Discuss on Tinnitus Talk Forum

Carl LeBel, PhD, Chief Development Officer for Frequency TherapeuticsThe company we interviewed for this episode, Frequency Therapeutics, is the subject of the most active thread on the Tinnitus Talk forum, with nearly 1 million views. So of course, we wanted to hear from them directly!

Frequency Therapeutics is working on a new hearing regeneration treatment. Preliminary results suggest the drug might work particularly well to improve speech intelligibility, something which traditional hearing aids have not been able to achieve.

We spoke with Carl LeBel, PhD, the company’s Chief Development Officer, about how the drug was discovered, whether it might benefit tinnitus, and why speech intelligibility should be the primary measure of hearing. We also touch on the burning question of when FX-322 might hit the market.

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Skip to: 00:00 Introduction to Carl LeBel and Frequency Therapeutics.

We think this is just a huge unmet medical need and we’re glad to be kind of where we are right now but want to go fast.

Skip to: 12:52 What is FXX-322 and how does it work?

Skip to: 24:48 Results of Phase 1 study.

Based on our Phase I study that we did in 2018, we see this remarkable improvement in particular in speech intelligibility in many subjects.

Skip to: 36:00 Potential effects on tinnitus and speech intelligibility.

Skip to: 44:56 Does it work for all?

Skip to: 49:28 What differentiates FX-322 from other approaches.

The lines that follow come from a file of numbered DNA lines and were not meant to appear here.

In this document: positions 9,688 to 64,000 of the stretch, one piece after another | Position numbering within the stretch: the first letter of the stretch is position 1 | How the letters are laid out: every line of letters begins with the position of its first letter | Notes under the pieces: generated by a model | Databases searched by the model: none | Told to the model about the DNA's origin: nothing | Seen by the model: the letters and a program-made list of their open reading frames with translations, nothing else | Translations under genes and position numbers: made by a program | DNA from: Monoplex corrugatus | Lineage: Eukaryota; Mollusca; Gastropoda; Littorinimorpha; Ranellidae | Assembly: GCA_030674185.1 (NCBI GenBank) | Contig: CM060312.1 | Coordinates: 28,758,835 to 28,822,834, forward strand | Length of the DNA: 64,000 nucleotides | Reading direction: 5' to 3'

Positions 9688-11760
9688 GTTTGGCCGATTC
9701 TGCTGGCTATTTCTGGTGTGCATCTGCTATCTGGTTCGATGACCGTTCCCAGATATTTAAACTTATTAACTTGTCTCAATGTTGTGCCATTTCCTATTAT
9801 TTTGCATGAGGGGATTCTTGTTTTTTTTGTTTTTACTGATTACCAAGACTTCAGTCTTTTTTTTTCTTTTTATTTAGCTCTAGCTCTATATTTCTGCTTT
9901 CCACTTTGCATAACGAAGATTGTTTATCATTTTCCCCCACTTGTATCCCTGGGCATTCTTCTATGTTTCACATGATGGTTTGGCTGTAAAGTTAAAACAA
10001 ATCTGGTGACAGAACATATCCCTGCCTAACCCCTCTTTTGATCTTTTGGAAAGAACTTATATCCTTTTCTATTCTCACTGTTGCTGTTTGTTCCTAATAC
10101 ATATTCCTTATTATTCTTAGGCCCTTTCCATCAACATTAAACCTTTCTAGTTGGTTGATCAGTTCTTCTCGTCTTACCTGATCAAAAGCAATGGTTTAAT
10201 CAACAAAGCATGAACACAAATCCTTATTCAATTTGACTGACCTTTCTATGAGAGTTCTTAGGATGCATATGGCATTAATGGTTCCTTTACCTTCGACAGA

Skip to: 54:37 Hidden hearing loss, noise trauma and ototoxic-induced tinnitus.

We’ve heard it described as hidden hearing loss, but it’s only hidden because people haven’t been looking in the frequency range that we think one needs to look.

Skip to: 61:52 Getting the drug to market.

Skip to: 68:00 Debriefing – our impressions.

Skip to: 79:46 Debriefing – technical concepts explained.

Discuss this episode on the Tinnitus Talk Forum, or submit a reply below.

Comments (22)
    • Hello, I’ve had hearing damage in both ears since 1995. I was a musician but gave up playing music due to hearing damage, tinnitus and noise sensitivity that I have suffered with in the 25 years when I originally damaged my hearing. I’m a 58 year old man.

      Thank you.

  1. Wonderful – and we all wish you the best – but please hold on to the importance of MUSIC. Hearing an audiologist on your video talking (as they nearly all do) about tests running only from 250 Hz up, I continue to despair.

    Yes, speech must have priority, just as you say, but the legacy of restricted testing continues to hamper development, whether with drugs, implants or ordinary in-ear aids.

    Music is a social bond, alongside conversation. For some of us, music is key to our work. Music goes down to 40 all the time, to 30 sometimes, and even 16 – but fair enough, that might be an octave too far. Remember also that a naturally strong LF response in an ear may compromise speech frequencies. It needs measuring!

    At long last, in UK, there’s a study (Leeds University) into the needs of musical people. Currently, hearing aids fall far short. Our National Institute for Clinical Excellence gives four words to music in its advice to audiologists – and tells me it’s unlikely to revisit that for three or four years.

    • I love and need music, and love them low frequencies, but my understanding about tinnitus is that a primary reason for it is high frequency loss, and for me at least, the tinnitus is the biggest problem.

  2. I’m 45 and have had permanent hearing loss/ tinnitus since I was in my 20’s. I have maskers and been to every audiologist in Eugene/Portland.